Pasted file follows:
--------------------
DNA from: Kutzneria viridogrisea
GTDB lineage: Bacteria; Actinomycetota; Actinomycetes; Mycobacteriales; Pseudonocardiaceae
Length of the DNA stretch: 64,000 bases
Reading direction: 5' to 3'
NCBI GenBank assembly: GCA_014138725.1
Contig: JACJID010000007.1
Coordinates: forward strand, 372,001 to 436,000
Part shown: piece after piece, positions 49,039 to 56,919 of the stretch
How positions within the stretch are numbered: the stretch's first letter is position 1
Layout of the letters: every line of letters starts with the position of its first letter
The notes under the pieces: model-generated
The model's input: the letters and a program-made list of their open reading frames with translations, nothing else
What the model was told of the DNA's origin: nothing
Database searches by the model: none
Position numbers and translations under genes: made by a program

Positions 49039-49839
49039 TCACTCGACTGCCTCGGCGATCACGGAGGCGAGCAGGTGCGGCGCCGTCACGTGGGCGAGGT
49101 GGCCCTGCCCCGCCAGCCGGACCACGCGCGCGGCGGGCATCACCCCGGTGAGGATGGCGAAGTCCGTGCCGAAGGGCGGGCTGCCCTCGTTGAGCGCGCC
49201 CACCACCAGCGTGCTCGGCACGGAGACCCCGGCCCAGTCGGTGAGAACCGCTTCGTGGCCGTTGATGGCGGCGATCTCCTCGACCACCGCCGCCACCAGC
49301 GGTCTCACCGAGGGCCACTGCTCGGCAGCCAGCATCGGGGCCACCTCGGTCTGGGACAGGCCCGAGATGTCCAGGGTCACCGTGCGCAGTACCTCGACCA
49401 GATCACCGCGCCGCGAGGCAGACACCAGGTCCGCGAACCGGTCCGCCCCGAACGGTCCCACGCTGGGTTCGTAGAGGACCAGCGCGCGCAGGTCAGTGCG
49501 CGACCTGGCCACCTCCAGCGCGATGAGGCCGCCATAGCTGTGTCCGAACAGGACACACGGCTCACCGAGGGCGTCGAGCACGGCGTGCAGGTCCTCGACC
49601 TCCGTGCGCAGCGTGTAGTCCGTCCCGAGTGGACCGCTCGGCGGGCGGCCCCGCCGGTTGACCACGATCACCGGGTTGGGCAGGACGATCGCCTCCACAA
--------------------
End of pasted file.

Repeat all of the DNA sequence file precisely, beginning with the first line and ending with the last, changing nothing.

DNA from: Kutzneria viridogrisea
GTDB lineage: Bacteria; Actinomycetota; Actinomycetes; Mycobacteriales; Pseudonocardiaceae
Length of the DNA stretch: 64,000 bases
Reading direction: 5' to 3'
NCBI GenBank assembly: GCA_014138725.1
Contig: JACJID010000007.1
Coordinates: forward strand, 372,001 to 436,000
Part shown: piece after piece, positions 49,039 to 56,919 of the stretch
How positions within the stretch are numbered: the stretch's first letter is position 1
Layout of the letters: every line of letters starts with the position of its first letter
The notes under the pieces: model-generated
The model's input: the letters and a program-made list of their open reading frames with translations, nothing else
What the model was told of the DNA's origin: nothing
Database searches by the model: none
Position numbers and translations under genes: made by a program

Positions 49039-49839
49039 TCACTCGACTGCCTCGGCGATCACGGAGGCGAGCAGGTGCGGCGCCGTCACGTGGGCGAGGT
49101 GGCCCTGCCCCGCCAGCCGGACCACGCGCGCGGCGGGCATCACCCCGGTGAGGATGGCGAAGTCCGTGCCGAAGGGCGGGCTGCCCTCGTTGAGCGCGCC
49201 CACCACCAGCGTGCTCGGCACGGAGACCCCGGCCCAGTCGGTGAGAACCGCTTCGTGGCCGTTGATGGCGGCGATCTCCTCGACCACCGCCGCCACCAGC
49301 GGTCTCACCGAGGGCCACTGCTCGGCAGCCAGCATCGGGGCCACCTCGGTCTGGGACAGGCCCGAGATGTCCAGGGTCACCGTGCGCAGTACCTCGACCA
49401 GATCACCGCGCCGCGAGGCAGACACCAGGTCCGCGAACCGGTCCGCCCCGAACGGTCCCACGCTGGGTTCGTAGAGGACCAGCGCGCGCAGGTCAGTGCG
49501 CGACCTGGCCACCTCCAGCGCGATGAGGCCGCCATAGCTGTGTCCGAACAGGACACACGGCTCACCGAGGGCGTCGAGCACGGCGTGCAGGTCCTCGACC
49601 TCCGTGCGCAGCGTGTAGTCCGTCCCGAGTGGACCGCTCGGCGGGCGGCCCCGCCGGTTGACCACGATCACCGGGTTGGGCAGGACGATCGCCTCCACAA